Pasadena, CA -- HGTV had good news for its ever-growing audience with the announcement at the Winter 2019 Television Critics Association tour that many of its most popular personalities will be starring in a variety of new shows. “These four have more in common than meets the eye,” said network president Allison Page before welcoming HGTV fixtures Alison Victoria, David Bromstad, Christina Anstead (pictured above, right) and newcomer Jonathan Knight to the stage. “Yes, they are all real estate renovation and design experts, have followed their dreams and passions, have reinvented themselves and have shows on HGTV or in production for the network,” she said. “HGTV invested in them and created new programming vehicles because they have the star power that helps the network draw more than 40 million prime time viewers each month.”
Christina Anstead (formerly El Moussa), who came to prominence via the hit series Flip or Flop alongside ex-husband Tarek El Moussa, shared with TV critics her appreciation of HGTV and their support in her recent difficult times. “It's been a challenging couple of years for me, but when the divorce was going on and everything was happening, I didn't know where my career was gonna [go],” she said. “I remember talking to Allison and saying, ‘I'm really excited to do something on my own.’” Anstead, currently filming season eight of Flip or Flop, had her wish granted. Her flair for design is always a highlight of Flip or Flop, and she will be given the opportunity to shine when Christina on the Coast debuts soon. “I help people more on the design element," she said of the new series. “What's really great is it also focuses on my personal life. So you follow me getting engaged and getting married. It's just really exciting.”
"Kitchen Crashers was an awesome opportunity,” said Alison Victoria. “It really just happened and wasn't something I went after ... the stars aligned.” It was during the seventh season of the series Victoria (pictured below) found herself needing a career renovation, in what she described as “a Jerry Maguire moment. Kitchen Crashers was such an awesome stepping-stone for me, but it didn't showcase who I was and what I was doing necessarily,” she added.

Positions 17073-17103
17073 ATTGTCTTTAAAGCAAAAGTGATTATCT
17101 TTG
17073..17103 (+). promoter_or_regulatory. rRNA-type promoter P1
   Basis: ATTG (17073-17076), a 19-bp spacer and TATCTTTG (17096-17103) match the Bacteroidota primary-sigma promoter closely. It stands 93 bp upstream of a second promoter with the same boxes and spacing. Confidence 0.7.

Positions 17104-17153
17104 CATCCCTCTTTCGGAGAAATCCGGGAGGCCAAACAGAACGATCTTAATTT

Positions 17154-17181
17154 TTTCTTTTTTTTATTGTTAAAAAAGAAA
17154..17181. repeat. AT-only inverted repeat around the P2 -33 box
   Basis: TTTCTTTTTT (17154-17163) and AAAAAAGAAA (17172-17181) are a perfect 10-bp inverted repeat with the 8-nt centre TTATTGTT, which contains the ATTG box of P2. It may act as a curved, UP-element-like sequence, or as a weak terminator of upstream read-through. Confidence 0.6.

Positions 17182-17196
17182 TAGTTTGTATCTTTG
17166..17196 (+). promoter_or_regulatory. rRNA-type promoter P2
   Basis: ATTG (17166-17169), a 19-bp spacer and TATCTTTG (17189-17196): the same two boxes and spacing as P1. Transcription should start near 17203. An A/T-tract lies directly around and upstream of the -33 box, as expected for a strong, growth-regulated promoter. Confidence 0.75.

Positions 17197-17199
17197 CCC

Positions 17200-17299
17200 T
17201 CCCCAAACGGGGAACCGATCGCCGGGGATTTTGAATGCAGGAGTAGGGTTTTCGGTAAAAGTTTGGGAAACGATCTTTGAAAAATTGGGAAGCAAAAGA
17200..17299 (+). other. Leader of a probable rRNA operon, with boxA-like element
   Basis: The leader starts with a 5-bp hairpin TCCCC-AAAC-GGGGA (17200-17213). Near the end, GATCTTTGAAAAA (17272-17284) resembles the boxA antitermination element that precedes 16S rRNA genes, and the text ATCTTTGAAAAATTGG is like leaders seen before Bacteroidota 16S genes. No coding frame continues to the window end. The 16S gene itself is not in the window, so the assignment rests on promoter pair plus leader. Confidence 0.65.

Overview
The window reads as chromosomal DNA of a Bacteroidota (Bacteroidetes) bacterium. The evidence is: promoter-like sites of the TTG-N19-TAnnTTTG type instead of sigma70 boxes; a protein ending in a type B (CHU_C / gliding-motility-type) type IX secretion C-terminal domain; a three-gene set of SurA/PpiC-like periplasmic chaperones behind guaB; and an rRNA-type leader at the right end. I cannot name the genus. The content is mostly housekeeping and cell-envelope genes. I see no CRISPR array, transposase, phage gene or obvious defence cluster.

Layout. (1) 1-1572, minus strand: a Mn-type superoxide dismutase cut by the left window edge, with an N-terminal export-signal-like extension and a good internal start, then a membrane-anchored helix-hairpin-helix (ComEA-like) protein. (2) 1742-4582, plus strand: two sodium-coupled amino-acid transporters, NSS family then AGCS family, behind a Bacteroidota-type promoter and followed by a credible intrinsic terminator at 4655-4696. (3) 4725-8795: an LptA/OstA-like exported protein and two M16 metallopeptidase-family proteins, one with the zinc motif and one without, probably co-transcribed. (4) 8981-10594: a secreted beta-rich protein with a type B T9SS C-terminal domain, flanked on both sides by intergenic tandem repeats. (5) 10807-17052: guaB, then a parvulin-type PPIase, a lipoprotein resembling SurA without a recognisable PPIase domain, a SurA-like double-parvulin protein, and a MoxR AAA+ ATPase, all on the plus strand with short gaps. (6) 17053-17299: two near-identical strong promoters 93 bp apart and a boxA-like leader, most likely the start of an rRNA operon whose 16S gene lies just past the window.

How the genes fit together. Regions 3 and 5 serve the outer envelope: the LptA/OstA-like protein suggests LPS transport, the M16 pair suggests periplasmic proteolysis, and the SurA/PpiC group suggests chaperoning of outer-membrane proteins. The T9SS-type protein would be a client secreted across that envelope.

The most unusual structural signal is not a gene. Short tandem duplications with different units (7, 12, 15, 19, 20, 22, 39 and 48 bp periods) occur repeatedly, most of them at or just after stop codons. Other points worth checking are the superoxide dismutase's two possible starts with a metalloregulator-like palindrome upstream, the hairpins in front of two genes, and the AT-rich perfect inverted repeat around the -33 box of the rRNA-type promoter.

Her new show, Windy City Rehab, was devised with HGTV’s blessing. “That's really what this network is all about; listening to you, understanding you and then trying to follow you with the cameras, versus putting you into a role, so now to be doing exactly what I've always wanted to do is insane and awesome!” The second season of Windy City Rehab will premiere in 2020.
Following his 2006 win of HGTV's competition series Design Star, artist David Bromstad spent 11 seasons hosting Color Splash and has been seen on many other HGTV programs. In his current show My Lottery Dream Home, Bromstad (pictured below, right) is helping lottery winners purchase that high-end home.
There was a fleeting moment Bromstad thought his career might have stalled. "The strict design shows kind of went away on the network for a little bit," he revealed. "We became about real estate and renovation, and I was like, all right, I guess my career is over." However, his HGTV moment wasn't. "They're like, ‘Hey, we did this lottery show, helping people find houses,’ and I’m like, ‘Sure, why not?’ I couldn't be more thrilled with the show, and [that] HGTV believed in me. They are not a place to work with; they are my family."
The network also revealed a New Kid on the Block, literally, in Jonathan Knight (pictured below). He spent the 1980's as a member of the hugely successful boy band, and currently still tours with them. But when the band called it quits in 1994, before reforming, the entertainer discovered a passion for building renovation and preservation.
"That's kinda when I said, 'Okay, what do I do now?’ I was like, ‘I have no career, I have nothing to go back on," he revealed. “It was only after a friend enlisted him to help flip a house that he discovered a visceral love for old barns.” Farmhouse Fixer will highlight that passion. "When I was 20 I moved out of the city into an old farmhouse," he added. "I was like, ‘Peace out, I'm out!’ It's the quality of an old house and keeping that house intact. I just love 'em. I could go on for days about my love for houses. I never thought I'd be asked by HGTV to do a pilot -- so thank you!"
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